Photo courtesy of Foot in the Door Theatre

Pentheus, the young king of Thebes, has banned the wild ritual worship of the god Dionysos, a young “foreign” god (in fact, the son of Semele, princess of Thebes, and Zeus). Dionysos has traveled now to his mother’s city, retinue of maenads in tow, to establish his cult in Greece. When he meets resistance he drives the women of Thebes mad and sends them to the hills to partake in his worship. Meanwhile, in the city with his chorus of maenads, Dionysos takes on human form in an attempt to change Pentheus’ mind. The ensuing struggle between freedom and restraint, old and new, rational and irrational, foreign and Greek, man and god eventually leads to tragic death and devastation for the city.

Pentheus, the young king of Thebes, has banned the wild ritual worship of the god Dionysos, a young “foreign” god (in fact, the son of Semele, princess of Thebes, and Zeus). Dionysos has traveled now to his mother’s city, retinue of maenads in tow, to establish his cult in Greece. When he meets resistance he drives the women of Thebes mad and sends them to the hills to partake in his worship. Meanwhile, in the city with his chorus of maenads, Dionysos takes on human form in an attempt to change Pentheus’ mind. The ensuing struggle between freedom and restraint, old and new, rational and irrational, foreign and Greek, man and god eventually leads to tragic death and devastation for the city.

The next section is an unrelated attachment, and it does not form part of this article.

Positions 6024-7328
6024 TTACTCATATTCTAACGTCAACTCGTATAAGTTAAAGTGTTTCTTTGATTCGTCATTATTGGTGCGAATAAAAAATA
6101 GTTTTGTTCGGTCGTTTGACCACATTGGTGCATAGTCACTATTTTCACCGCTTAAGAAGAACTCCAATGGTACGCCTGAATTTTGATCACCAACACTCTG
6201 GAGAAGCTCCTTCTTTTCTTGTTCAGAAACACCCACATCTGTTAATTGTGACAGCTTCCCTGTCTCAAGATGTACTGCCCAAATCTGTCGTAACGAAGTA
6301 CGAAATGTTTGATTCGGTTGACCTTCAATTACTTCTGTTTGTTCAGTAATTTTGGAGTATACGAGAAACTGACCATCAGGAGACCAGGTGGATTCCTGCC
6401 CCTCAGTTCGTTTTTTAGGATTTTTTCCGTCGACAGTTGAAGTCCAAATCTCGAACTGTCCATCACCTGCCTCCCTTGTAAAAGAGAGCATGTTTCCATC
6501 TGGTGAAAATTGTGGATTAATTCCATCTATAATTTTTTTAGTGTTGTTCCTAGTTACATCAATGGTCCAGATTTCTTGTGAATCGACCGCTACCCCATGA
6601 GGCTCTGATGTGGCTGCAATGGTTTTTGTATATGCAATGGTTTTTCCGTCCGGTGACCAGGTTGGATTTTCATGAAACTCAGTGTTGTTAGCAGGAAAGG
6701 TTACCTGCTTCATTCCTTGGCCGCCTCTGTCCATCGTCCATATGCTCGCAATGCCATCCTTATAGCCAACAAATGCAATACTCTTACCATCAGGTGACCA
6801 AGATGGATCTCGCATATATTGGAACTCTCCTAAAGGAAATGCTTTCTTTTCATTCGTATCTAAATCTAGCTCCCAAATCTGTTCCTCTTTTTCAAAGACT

Pentheus, the young king of Thebes, has banned the wild ritual worship of the god Dionysos, a young “foreign” god (in fact, the son of Semele, princess of Thebes, and Zeus). Dionysos has traveled now to his mother’s city, retinue of maenads in tow, to establish his cult in Greece. When he meets resistance he drives the women of Thebes mad and sends them to the hills to partake in his worship. Meanwhile, in the city with his chorus of maenads, Dionysos takes on human form in an attempt to change Pentheus’ mind. The ensuing struggle between freedom and restraint, old and new, rational and irrational, foreign and Greek, man and god eventually leads to tragic death and devastation for the city.

WHEN

WHERE

Calhoun Courtyard
201 W. 21st St.
Austin, TX 78712
https://www.facebook.com/events/467312426792813/

TICKET INFO

$5-$10
All events are subject to change due to weather or other concerns. Please check with the venue or organization to ensure an event is taking place as scheduled.